That said, those consequences are real and therefore can somehow be calculated although the method in every single case definitely merits further discussion.

The above said is also true for noise.

Then there are the so-called climate gases – chiefly CO2 and methane emissions. And here it gets all woo-woo.

The IMF has largely resorted to phantasy numbers when pricing those externalities and to be sure, they also make up the bulk of this more than 5 Trillion USD figure.

Let’s come back to the US example. What they have done is taking the assumed carbon emissions of the US in 2015 (5,4 billion tons) and multiplied by a 36.- USD per ton price they have just pulled out of thin air.

Positive externalities derived from the use of fossil fuels are of course not considered. They should be subtracted from those alleged costs for fairness sake.

But wait, we have just seen above that the world generates more than 80 Trillion USD in GDP each year. I think it’s hard to assume that fossil fuels are not at least responsible for 3 quarters of this GDP. This means 60 Trillion USD of GDP would not have been created without fossil fuels. If we subtracted those 60 trillion from the little above 5 trillion in assumed negative externalities, we have 55 trillion in positive externalities from fossil fuels. I am being generous with the non-fossil fuel economy here.

We would be back at muscle power and unreliable renewables which means we would go back to where we were 400 years ago. Whatever renewable energy there is would be only for a slim caste of very rich persons condemning the rest of humanity to subsistence levels. Greetings from the Panem franchise. Is this what the IMF folks want for us?

The positive externalities dwarf the alleged cost of carbon emissions by more than an order of magnitude.

Also, a higher CO2 concentration favors plant growth so huge agronomic benefits would have to be subtracted again from the alleged costs.

The plot thickens.

And here we are still in the realm of “CO2 is bad and causes global warming” which is far from being a proven fact but still a fancy theory that unravels with every model that runs awry.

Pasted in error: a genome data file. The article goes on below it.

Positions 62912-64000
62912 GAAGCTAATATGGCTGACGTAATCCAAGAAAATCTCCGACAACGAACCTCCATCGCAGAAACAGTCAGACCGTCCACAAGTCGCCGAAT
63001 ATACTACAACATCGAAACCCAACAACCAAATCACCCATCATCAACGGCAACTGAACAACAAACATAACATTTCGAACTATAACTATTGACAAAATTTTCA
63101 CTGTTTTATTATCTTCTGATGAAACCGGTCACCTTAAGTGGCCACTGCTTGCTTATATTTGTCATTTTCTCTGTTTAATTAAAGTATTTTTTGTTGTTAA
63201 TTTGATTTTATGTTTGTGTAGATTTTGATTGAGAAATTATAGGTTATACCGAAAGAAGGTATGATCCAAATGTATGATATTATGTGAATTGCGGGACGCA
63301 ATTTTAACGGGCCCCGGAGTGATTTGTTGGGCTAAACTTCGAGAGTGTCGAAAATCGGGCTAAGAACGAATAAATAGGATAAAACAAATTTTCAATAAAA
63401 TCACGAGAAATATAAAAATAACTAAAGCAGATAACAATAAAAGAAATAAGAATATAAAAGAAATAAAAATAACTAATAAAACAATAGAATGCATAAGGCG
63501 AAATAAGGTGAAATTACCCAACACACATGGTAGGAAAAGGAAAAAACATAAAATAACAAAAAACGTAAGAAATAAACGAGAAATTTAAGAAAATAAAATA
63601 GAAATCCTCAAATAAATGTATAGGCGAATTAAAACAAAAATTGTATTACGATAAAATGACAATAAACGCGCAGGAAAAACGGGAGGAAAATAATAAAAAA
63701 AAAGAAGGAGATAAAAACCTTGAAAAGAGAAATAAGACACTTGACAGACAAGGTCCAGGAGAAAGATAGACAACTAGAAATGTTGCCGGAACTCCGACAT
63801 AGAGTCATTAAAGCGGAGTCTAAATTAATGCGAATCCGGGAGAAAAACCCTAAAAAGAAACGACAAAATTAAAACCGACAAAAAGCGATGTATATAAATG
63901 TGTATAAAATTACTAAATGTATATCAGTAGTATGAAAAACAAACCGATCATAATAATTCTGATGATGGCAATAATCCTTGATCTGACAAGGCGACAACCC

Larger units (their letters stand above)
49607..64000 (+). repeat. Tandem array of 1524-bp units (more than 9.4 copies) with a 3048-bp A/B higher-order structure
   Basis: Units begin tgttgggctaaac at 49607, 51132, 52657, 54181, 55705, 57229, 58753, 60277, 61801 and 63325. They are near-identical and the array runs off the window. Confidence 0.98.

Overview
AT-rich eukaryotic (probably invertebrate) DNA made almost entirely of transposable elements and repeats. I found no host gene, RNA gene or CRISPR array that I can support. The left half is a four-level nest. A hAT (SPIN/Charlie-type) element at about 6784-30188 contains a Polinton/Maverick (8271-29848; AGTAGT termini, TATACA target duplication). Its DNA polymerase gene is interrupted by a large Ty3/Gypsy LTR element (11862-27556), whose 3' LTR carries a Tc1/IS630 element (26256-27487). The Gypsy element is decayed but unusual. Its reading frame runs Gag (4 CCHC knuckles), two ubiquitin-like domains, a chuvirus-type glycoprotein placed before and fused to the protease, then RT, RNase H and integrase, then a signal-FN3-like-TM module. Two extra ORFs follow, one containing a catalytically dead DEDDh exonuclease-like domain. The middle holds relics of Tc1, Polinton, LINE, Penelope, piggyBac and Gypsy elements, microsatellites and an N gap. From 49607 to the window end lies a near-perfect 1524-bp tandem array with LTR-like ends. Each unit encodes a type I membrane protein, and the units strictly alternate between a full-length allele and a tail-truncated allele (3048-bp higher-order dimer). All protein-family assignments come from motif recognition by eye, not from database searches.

Anything humans do on this planet produces negative externalities – and hopefully some positive ones. Windmills are monstrous contraptions that spoil huge swathes of land devaluing it through the hideous looks, their infrasound and their shredding of birds, insects and other airborne lifeforms. Does anyone put a price on them? It’s also fair that if a price is put on the CO2 produced by fossil fuels, that the same practice should also apply to the production of windmills and solar arrays.

Their production has released CO2 into the air and that backpack must be considered a subsidy if we applied their logic. The madness never ends.

So, in order to keep things straight, we must dismiss those unfit attempts by the IMF – and really also the European Commission which has received a study on the internalization of transport externalities prepared by CE Delft – and stick with the classical definition of a subsidy.

A political act to make a tangible allowance to someone with the objective to foster a practice or to relieve a burden. It must directly change the profit and loss situation of the recipient as it must be tangible. And it must be funded by the public purse which means the tax or ratepayer. It’s a market-distorting measure that needs justification.

And by that count, the subsidy for solar energy alone is about 1/3 higher per MMBtu than the total wellhead price for Natural gas in the US.